Teaching our young on closed systems we have no control over
What could possibly go wrong?
While UK parents looked forward to weeks more of home education for their poppets, iDevice management service Jamf School has taken a tumble for some users. "Our Jamf School MDM has been down for days," grumbled one Register reader trying to deploy a fleet of Apple fondleslabs at an academy in the north of England. The …
i see you have your use case. Great, valid and works for you. However, there are many other use cases out there and the iPad fits many of them. Don't dis on others that have different use cases. HTPC? Kindle?
While I could support the notion that all our choices have implications (free software, ethical sourced coffee, etc), banging on about makes one sound like a zealot. Or worse, a vegan. Or worse again, a cyclist ... in Lycra.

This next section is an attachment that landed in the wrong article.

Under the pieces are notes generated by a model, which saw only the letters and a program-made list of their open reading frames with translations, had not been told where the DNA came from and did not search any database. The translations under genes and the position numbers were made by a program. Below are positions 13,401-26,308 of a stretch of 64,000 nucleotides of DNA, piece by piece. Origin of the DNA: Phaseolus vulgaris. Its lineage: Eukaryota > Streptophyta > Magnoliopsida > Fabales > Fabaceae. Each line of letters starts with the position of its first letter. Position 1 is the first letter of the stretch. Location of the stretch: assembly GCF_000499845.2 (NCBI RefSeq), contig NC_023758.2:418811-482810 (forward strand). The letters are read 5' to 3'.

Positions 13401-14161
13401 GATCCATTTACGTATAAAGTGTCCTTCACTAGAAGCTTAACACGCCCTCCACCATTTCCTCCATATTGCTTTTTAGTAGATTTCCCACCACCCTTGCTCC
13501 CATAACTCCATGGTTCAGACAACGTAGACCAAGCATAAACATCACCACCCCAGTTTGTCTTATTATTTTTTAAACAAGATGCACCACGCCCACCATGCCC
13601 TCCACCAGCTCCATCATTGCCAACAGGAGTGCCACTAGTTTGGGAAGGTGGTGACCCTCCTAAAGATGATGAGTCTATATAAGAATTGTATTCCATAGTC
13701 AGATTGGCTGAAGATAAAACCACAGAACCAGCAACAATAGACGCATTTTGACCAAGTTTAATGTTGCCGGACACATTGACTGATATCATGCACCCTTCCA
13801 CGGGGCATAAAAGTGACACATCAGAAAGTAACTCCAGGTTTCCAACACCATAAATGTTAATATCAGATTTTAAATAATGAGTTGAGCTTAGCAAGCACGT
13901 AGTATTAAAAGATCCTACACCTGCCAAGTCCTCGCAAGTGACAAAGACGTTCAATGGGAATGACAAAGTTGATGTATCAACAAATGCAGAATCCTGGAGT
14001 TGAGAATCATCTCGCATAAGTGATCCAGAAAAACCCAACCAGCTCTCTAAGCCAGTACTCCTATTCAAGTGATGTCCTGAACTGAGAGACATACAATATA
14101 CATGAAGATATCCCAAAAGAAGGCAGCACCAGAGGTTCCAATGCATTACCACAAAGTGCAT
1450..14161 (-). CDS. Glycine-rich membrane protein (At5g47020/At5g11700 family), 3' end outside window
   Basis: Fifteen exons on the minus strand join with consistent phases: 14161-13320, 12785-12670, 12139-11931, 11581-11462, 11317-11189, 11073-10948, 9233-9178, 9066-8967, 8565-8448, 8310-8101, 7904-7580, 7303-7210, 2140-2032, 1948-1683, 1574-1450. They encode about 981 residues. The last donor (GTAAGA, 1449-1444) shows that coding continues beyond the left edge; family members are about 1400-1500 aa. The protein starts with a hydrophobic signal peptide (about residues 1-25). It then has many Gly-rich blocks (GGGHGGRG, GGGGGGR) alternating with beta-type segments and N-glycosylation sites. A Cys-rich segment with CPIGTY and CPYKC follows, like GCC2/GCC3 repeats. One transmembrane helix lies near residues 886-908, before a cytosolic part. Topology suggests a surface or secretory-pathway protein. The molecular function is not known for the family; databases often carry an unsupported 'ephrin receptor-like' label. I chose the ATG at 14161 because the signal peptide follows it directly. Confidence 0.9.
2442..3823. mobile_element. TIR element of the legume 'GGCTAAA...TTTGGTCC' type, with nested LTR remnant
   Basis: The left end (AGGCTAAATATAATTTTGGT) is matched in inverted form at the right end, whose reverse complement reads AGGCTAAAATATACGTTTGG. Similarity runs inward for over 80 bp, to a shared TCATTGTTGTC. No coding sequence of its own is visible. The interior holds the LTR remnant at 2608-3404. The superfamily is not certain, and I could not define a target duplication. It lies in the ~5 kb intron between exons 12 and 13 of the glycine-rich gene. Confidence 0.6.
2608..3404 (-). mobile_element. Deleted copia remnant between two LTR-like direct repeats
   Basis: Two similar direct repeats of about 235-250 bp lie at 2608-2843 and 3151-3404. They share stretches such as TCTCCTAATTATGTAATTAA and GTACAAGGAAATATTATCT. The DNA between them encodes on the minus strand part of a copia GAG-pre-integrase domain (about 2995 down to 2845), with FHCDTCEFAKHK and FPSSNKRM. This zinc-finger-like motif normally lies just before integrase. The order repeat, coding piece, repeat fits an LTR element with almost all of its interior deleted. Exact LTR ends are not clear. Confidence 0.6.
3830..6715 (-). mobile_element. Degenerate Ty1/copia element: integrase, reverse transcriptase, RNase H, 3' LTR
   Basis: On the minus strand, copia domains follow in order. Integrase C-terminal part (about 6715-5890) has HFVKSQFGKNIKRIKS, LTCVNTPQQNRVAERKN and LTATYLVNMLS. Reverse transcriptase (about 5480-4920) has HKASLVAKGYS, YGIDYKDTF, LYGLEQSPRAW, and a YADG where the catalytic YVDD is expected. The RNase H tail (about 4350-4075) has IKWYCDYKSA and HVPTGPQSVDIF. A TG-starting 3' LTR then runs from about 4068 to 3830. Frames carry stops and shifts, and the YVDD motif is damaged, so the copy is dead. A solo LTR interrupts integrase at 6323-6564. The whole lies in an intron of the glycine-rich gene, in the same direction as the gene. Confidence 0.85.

A nice UI, solid ecosystem, full privacy control, but without the google spyware, that would actually pretty good. There is a lot of room for a lot of choice.
A management system like Jamf makes a lot of sense for hardware that you are going to hand out to other people. If you are going to hand it out to kids for education, you probably don't want a platform users can copy files to and execute programs on. You want a platform where you decide what's on it and what it can be used for. But that doesn't excuse Jamf for being down for days and not keeping administrators updated.
"We asked the UK's Department for Education for its thoughts, too, and will update with any reply." Why would you do that? It's nothing to do with them, the school is free to pick what ever MDM they want to use, which does NOT have to be Jamf School which use to be Zulu Desk before JAMF bought them.
We use Jamf Pro instead for our 1600 iPad deployment.